Thursday, March 15, 2012

Colt 1911 carried in WWI

I have recently had the unique opportunity to work with, disassemble, clean, a un-messed with WWI Colt manufactured 1911.  The serial is 2838**.  The right side of the slide is marked "MODEL OF 1911.U.S.ARMY". So this pistol was produced prior to the "black army" pistols but it still exhibits some rather rough machine work where careful finishing doesn't matter. 

The first two characteristics of this pistol that leaped out at me were that the firing pin stop was squared off at the bottom as is the currently the rage in some circles (to return to the 'original' design like JMB intended and to soften recoil) and the 19 vertical slide serrations on either side of the rear of the slide (only) are plenty sharp and not only aggressively 'grab' the bare fingers but do so to gloved hands as well. I don't remember this as being true of the well-worn 1911A1s I had in my arms room but I suppose I could be mistaken.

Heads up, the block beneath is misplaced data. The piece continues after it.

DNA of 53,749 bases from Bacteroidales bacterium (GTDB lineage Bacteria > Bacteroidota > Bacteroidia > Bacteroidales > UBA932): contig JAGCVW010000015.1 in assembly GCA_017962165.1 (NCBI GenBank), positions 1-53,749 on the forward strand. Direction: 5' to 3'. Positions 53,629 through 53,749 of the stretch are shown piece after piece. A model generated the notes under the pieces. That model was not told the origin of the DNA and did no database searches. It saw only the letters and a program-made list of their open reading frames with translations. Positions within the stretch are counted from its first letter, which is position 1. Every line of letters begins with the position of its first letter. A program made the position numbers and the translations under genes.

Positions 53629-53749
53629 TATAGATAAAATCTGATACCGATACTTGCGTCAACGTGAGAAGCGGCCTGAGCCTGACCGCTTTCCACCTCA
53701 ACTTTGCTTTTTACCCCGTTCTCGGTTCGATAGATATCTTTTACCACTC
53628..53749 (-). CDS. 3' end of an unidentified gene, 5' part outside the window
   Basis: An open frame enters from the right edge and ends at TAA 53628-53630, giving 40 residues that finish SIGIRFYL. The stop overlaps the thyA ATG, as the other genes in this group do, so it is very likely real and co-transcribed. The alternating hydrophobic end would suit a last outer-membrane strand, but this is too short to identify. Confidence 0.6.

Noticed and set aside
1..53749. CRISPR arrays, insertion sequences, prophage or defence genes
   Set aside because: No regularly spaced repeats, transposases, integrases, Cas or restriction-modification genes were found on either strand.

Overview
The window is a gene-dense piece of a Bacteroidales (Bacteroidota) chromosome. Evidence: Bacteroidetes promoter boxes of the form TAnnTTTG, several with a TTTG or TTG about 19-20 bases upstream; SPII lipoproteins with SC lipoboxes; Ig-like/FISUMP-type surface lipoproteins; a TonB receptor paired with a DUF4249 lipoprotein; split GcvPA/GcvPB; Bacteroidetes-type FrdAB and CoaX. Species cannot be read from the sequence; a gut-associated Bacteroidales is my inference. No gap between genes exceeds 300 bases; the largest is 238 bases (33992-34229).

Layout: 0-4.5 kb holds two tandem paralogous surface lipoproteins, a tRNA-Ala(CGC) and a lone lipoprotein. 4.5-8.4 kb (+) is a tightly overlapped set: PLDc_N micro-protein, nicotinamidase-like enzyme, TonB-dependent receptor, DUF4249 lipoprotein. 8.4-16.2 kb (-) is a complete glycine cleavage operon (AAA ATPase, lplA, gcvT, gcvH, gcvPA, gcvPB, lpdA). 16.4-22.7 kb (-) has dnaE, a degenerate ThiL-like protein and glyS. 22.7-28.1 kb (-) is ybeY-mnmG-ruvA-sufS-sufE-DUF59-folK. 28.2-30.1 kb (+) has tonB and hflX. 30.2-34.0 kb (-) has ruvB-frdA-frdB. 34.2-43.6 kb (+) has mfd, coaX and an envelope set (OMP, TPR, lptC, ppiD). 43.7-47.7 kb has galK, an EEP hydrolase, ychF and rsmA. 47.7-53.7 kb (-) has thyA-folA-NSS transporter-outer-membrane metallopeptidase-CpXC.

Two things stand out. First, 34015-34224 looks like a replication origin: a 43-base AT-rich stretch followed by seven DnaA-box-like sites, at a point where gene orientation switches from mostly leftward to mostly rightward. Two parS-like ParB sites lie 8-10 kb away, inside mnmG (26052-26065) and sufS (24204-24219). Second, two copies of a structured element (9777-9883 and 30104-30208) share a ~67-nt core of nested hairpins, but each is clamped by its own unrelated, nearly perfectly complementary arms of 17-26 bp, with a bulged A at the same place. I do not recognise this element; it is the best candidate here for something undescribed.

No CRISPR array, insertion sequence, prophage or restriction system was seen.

I also noted the small sights but they aren't really new to me as all the 1911A1s we had in service had very similar sights.

I, being a bit of a curmudgeon, like the flat main spring housing and don't mind that it is smooth.  I have put flat MSHs on my own Colts.  I can get along with the long blued steel trigger but I do prefer the shorter 1911A1 trigger.

This gun has no peening of the locking lugs.  The barrel to bushing fit was so tight that I had a bit of a time separating them.  The inside shows the rapid and rougher machining of wartime production. 

When the current owner first acquired the pistol it was in EXCELLENT condition.  Unfortunately, something happened and the pistol had a bit of fine red rust develop along the exterior of slide and on the frame and trigger.  That has been removed but it resulted in a bit of a finish problem you might see in the photo(s).

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